Sea shanty surrealism

Trust me you don't want the Wellerman to come

I’ve been working with an image-generating algorithm by Vadim Epstein called CLIP+FFT, which uses OpenAI’s CLIP algorithm to judge whether images match a given caption, and an FFT algorithm to come up with new images to present to CLIP. Give it any random phrase, and CLIP+FFT will try its best to come up with a matching image. And now there’s a version that will generate images to go with several phrases in a row and then fuse them into a video.

Here’s the sea shanty The Wellerman, sung by Nathan Evans, Jonny Stewart, and others, and illustrated by CLIP+FFT.

Now, there are several interesting things going on here, once you get past the sheer AI fever dream horror of it. One thing you’ll notice is that I changed some of the lines from the standard lyrics. CLIP+FFT deals with each line independently, so even if we have been talking about a ship and a whale throughout the song, the AI doesn’t know that in “when down on her a right whale bore”, the “her” refers to a ship. I made similar tweaks in one or two places.

There was nothing I could do about the line “One day, when the tonguing is done”. Trying to be more precise about the whaling sense of “tonguing” would, if anything, have made the image more horrifying.

Having none of the “Wellerman is a ship” context, the AI interprets The Wellerman itself as some kind of eldritch oil well drilling supervillain.

I kind of like what happened to “The winds blew hard, her bow dipped down,” with golden locks of hair and bows everywhere. I mean, I like it in a “oh no this has gone terribly yet fascinatingly wrong” sort of way.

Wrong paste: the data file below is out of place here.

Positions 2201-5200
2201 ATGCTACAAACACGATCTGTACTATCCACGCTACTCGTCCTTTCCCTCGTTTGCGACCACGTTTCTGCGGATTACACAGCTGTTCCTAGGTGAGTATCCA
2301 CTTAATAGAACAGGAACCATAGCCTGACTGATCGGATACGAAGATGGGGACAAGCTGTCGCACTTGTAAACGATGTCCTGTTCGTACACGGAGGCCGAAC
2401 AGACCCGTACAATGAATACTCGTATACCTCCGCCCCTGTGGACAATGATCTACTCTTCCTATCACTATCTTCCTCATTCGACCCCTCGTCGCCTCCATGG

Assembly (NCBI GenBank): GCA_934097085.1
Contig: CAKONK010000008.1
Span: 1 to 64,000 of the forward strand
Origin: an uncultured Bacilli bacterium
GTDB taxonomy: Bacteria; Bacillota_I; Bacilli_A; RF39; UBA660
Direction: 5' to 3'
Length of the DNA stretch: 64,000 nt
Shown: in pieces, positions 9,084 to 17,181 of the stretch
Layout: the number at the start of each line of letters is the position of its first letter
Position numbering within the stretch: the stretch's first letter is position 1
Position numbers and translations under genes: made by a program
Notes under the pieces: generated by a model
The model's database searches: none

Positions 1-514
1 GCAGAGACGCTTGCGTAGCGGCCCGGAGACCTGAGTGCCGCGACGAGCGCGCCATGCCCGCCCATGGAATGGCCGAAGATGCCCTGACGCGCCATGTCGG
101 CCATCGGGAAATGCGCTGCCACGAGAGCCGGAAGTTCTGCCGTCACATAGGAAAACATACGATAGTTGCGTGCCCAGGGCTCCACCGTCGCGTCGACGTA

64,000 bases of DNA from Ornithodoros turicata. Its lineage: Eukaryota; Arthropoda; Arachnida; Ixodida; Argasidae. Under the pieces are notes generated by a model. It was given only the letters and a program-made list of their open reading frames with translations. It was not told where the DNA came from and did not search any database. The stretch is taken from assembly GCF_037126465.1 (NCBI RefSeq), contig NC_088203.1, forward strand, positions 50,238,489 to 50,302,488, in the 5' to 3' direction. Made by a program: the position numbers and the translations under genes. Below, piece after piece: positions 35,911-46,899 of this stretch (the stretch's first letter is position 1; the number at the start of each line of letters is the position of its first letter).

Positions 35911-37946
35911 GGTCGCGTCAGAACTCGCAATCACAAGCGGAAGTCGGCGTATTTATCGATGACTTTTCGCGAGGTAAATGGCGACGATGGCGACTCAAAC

The image for “We’ll take our leave and go” is also interesting, since it illustrates “leave” in so many ways. Sometimes there are cars and suitcases, or people shaking hands. Interestingly, I see hints of European Union flags and British flags in many of them, signs that during training CLIP was learning to associate “leave” with Brexit.

The “bully boys” are hilarious, classic glowering expressions and mean-kid haircuts. The AI is not used to the early-1900s meaning of “bully = awesome”

You’ll notice that many of the frames have text, which I find charming, as if the AI is frowning to itself and muttering “tea. tea. Billy. tea.” or “blow. blow.” The less interpretable the phrase is in image form, the more likely the AI is to use text instead.

In fact CLIP treating the word and the object as equivalent has led to an interesting way of fooling its image recognition capabilities:

I also had CLIP+FFT illustrate The Twelve Days of Christmas and this is one of my favorite frames from it: Ten Lords A-Leaping

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